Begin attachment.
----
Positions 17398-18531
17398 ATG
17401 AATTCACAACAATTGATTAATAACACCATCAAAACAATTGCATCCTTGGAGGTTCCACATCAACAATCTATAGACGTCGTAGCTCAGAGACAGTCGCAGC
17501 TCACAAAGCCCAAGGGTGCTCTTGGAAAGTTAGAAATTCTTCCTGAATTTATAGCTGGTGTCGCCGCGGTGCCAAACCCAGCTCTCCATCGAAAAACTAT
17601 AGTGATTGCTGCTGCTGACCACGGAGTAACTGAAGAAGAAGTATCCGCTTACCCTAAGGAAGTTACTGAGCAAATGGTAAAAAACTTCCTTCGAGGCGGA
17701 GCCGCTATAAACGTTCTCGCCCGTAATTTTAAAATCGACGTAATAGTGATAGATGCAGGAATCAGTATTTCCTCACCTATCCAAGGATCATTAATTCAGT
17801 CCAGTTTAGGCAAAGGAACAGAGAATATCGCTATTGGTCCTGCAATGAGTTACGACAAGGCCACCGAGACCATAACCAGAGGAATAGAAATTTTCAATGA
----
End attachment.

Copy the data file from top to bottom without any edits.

Positions 17398-18531
17398 ATG
17401 AATTCACAACAATTGATTAATAACACCATCAAAACAATTGCATCCTTGGAGGTTCCACATCAACAATCTATAGACGTCGTAGCTCAGAGACAGTCGCAGC
17501 TCACAAAGCCCAAGGGTGCTCTTGGAAAGTTAGAAATTCTTCCTGAATTTATAGCTGGTGTCGCCGCGGTGCCAAACCCAGCTCTCCATCGAAAAACTAT
17601 AGTGATTGCTGCTGCTGACCACGGAGTAACTGAAGAAGAAGTATCCGCTTACCCTAAGGAAGTTACTGAGCAAATGGTAAAAAACTTCCTTCGAGGCGGA
17701 GCCGCTATAAACGTTCTCGCCCGTAATTTTAAAATCGACGTAATAGTGATAGATGCAGGAATCAGTATTTCCTCACCTATCCAAGGATCATTAATTCAGT
17801 CCAGTTTAGGCAAAGGAACAGAGAATATCGCTATTGGTCCTGCAATGAGTTACGACAAGGCCACCGAGACCATAACCAGAGGAATAGAAATTTTCAATGA